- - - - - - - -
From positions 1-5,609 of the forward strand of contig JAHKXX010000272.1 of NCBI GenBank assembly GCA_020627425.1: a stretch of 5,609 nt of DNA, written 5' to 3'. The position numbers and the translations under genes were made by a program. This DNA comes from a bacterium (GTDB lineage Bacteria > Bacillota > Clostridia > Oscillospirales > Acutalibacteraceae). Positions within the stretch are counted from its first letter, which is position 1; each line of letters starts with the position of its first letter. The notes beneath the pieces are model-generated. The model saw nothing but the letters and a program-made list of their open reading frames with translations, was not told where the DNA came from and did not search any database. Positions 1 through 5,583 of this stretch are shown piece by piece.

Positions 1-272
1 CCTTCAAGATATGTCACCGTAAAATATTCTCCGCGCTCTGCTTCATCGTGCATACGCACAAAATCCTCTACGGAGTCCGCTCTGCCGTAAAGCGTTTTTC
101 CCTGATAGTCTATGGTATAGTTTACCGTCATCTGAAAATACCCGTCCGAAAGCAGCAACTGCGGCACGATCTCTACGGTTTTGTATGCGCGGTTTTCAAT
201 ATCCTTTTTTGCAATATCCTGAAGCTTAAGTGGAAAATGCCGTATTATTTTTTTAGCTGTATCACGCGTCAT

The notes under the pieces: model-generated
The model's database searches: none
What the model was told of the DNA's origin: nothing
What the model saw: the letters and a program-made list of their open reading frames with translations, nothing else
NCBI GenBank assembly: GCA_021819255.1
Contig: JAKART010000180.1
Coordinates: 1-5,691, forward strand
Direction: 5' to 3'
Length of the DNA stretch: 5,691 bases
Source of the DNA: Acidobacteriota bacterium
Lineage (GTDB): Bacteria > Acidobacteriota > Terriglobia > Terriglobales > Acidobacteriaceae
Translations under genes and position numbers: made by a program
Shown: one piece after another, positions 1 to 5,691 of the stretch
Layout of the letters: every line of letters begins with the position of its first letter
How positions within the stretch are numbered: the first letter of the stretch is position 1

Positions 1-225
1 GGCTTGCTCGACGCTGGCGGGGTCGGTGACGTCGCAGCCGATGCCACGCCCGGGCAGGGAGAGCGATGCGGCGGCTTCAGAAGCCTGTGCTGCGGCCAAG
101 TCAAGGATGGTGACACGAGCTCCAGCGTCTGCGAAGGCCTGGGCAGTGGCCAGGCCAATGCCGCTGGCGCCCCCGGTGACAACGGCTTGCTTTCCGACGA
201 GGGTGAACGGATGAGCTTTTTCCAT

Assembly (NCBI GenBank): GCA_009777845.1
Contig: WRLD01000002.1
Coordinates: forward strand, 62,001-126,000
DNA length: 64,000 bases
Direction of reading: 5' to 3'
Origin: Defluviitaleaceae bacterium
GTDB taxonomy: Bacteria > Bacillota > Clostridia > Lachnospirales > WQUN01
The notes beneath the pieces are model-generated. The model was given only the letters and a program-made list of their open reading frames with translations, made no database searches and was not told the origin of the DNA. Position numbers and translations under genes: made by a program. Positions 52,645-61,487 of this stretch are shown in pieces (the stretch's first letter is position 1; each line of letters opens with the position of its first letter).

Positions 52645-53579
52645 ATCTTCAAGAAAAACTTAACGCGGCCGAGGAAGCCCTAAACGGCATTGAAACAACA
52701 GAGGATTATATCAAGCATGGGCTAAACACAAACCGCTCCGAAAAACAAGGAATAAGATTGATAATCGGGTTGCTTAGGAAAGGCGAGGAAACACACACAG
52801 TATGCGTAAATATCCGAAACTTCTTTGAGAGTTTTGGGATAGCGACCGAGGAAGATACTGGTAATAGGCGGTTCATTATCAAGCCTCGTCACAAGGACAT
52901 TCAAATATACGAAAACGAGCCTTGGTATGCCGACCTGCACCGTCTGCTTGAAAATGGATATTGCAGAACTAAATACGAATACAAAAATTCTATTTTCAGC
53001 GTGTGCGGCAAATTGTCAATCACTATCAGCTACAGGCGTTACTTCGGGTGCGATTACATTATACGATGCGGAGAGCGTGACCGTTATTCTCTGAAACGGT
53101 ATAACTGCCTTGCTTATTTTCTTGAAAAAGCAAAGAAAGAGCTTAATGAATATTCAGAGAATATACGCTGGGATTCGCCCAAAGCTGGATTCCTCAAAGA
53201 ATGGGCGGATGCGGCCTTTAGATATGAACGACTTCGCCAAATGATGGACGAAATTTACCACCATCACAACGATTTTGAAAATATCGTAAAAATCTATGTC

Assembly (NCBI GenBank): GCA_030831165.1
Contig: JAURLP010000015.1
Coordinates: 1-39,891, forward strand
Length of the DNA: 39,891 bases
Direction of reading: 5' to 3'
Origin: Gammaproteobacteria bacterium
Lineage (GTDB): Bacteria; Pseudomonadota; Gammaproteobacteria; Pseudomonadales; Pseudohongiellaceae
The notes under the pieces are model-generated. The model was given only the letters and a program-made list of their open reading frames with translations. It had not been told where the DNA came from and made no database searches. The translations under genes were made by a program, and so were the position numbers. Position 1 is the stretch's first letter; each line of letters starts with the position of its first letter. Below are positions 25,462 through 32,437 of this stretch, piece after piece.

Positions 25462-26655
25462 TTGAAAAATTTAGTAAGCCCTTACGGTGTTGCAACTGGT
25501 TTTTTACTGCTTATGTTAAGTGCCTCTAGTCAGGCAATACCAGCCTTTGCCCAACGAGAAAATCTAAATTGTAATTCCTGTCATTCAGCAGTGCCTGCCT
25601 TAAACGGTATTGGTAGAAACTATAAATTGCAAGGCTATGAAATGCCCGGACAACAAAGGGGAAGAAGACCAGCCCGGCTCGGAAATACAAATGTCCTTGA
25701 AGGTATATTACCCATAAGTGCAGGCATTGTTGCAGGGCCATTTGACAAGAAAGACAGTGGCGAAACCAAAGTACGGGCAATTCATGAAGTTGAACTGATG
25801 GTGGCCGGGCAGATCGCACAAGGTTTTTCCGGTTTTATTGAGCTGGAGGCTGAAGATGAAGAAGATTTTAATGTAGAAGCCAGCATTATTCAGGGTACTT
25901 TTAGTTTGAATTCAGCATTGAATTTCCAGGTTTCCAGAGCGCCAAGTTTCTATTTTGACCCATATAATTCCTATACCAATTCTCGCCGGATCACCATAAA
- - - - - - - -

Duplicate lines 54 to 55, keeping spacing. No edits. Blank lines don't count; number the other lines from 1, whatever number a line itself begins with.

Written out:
25801 GTGGCCGGGCAGATCGCACAAGGTTTTTCCGGTTTTATTGAGCTGGAGGCTGAAGATGAAGAAGATTTTAATGTAGAAGCCAGCATTATTCAGGGTACTT
25901 TTAGTTTGAATTCAGCATTGAATTTCCAGGTTTCCAGAGCGCCAAGTTTCTATTTTGACCCATATAATTCCTATACCAATTCTCGCCGGATCACCATAAA